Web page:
Right in the eye of the inspector

9th May 2003 at 01:00
After the outstanding HMI report on Beeslack Community High last month, Sheilah Jackson talks to headteacher Dick Staite about the inspection process

Beeslack Community High in Penicuik, Midlothian, has been given one of the best school inspectorate reports to date, with 18 out of 21 quality indicators classed as very good and good and my friend Dick Staite, the headteacher, praised for his outstanding leadership. So, what is his secret?

Dick says he found the inspection process was much more fully understood by the school prior to inspection than when it was last visited.

This time, issuing schools with the templates of Standards and Quality inspections, materials such as the six most commonly used performance indicators and the themes and illustrations of How Good Is Our School? were all helpful to an understanding of the processes of formal evaluation. But no one is ever fully prepared, he believes, because "that would suggest that everything is wrapped up, certain, finalised, at a terminus rather than on a series of stepping stones, some of them a bit shoogly". So it was that the school was in the midst of some developments and reviews at the time of the inspection.

Dick's first reaction when the inspection was announced, was "a quickening of the pulse beat, followed immediately by putting into place practical plans of action for all the main players in Phase One".

Although the inspection was never felt to be a threat, there was a residual, often unspoken, anxiety, he says. The HMI team was at pains to reassure, to explain processes and engage in dialogue which shaped the evaluation. But despite the reassurances, adrenaline levels were raised "if only because the report will be part of public record".

However, Dick also found that the inspection provided an opportunity for the processes and systems in which the staff believed - and which they believed were working well - to be corroborated.

Asked what three key pieces of advice he would give a newly appointed headteacher seeking to develop an effective school, he was wary. "There's the danger of what Norman MacCaig calls 'climbing into the pulpit I keep in my mind'," he says.

The running of a school is now the running of a big business, he says.

"Even in personnel terms we are an institution with more than 1,000 people in daily interaction, most of them children, emerging adolescents with their potential for hormonal high noons. And we interact with a wide range of different associations of groups outside school, often with divergent views about what we should be doing.

"So it's messy, it's complex, can be contradictory and cannot be reduced to aphorisms, shibboleths or sound bites."

When pressed, he concedes the following advice: l Take every opportunity to reinforce in policy and practice the basic principles of learning and relationships. Return to this again and again in in-house staff development.l Meet with your senior management team for at least 20 minutes at the start of each day; pupil business should be the starting point on the daily agenda.l Wear down your shoe leather - in the school - daily.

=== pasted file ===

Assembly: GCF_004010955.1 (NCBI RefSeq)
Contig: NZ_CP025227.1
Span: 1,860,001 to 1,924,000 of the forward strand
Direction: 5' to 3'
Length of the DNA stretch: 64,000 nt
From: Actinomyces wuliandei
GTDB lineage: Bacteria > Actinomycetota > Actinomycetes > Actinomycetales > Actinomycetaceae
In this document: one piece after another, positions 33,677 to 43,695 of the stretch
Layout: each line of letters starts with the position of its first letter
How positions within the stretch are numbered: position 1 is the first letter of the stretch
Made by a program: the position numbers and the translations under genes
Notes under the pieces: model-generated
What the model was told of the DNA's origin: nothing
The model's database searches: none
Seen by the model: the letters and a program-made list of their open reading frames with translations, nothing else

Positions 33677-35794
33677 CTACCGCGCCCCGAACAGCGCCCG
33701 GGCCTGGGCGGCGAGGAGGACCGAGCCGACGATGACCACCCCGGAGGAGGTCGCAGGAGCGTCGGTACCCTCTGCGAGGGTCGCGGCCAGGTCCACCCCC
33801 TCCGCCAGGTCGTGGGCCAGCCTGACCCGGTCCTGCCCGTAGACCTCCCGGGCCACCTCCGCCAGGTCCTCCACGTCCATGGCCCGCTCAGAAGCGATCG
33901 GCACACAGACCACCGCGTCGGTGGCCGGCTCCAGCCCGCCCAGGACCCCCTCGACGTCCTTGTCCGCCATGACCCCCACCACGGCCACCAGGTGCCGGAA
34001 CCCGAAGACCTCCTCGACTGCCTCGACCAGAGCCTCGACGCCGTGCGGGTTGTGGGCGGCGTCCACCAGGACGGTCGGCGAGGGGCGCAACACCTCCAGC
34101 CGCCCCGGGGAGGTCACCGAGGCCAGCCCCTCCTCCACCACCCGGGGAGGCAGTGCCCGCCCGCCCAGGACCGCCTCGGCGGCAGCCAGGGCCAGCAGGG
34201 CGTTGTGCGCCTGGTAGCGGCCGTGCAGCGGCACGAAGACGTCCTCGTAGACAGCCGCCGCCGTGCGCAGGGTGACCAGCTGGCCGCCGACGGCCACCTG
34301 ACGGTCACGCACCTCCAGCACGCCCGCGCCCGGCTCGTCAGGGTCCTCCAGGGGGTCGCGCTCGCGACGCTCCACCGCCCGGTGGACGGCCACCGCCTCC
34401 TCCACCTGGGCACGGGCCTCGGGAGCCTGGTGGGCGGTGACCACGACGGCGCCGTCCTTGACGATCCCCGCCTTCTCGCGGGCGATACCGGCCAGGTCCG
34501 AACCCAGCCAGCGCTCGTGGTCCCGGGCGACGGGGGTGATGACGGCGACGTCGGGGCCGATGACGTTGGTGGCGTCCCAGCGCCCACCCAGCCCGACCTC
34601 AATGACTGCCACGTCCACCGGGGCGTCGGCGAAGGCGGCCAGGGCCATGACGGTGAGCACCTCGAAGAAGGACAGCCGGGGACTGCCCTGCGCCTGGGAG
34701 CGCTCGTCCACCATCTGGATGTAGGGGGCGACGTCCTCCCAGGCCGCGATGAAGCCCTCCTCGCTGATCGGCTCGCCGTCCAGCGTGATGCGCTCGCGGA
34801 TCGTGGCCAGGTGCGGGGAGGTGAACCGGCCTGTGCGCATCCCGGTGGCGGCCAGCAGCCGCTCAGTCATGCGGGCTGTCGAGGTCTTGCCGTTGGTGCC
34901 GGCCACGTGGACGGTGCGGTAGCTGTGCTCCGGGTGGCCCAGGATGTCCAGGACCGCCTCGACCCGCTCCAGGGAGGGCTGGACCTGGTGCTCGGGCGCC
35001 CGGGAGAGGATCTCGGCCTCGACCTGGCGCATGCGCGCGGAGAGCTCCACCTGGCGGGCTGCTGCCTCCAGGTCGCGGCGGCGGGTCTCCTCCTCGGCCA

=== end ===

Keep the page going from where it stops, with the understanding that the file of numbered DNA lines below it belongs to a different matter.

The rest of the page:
"And read Norman MacCaig, starting with 'Smuggler'."

Not wanting to underplay the research evidence on the lead role of headteachers in school improvement, Dick believes teachers retain high levels of self-motivation provided they are supported by and help to shape the physical and psychological conditions in which they operate.

"Most teachers arriving in school each day are not thinking about management issues, but about what classes they will be facing that day," he says. "So the systems we have all tried to create in Beeslack retain a clear focus on learning and relationships, and essentially try to buffer as best we can the teaching and learning process in the classroom.

"Whole school systems and the consistent and insistent application of school policies help to buffer from distractions, including the time-consuming, nerve-jangling uncooperative behaviour of some pupils. The joint responding to such frustrations helps motivate us all."

The more onerous aspects of the inspection process were lightened by some amusing incidents with children, he recalls; "the misjudged but endearing attempts at protective empathy by pupils towards their teachers, obviously seeing them as victims in front of the investigators (as one pupil called the inspectors, without a trace of irony)".

Overall, Dick found both the inspection process and the published report valuable. The detail of formal feed-back from the inspection was "impressive, and instructive and reinforcing" and gave the staff an understanding of comparative measures, while the finer, often informal picking up of information about, say, another method to try, was part of a helpful two-way interaction.

"The published report is very positive and with considerable detail to the observant reader," he says. "It has been valuable to the emotional health of the school, especially the recognition given to the contributions made by staff at all levels and in all categories (teaching and support)."

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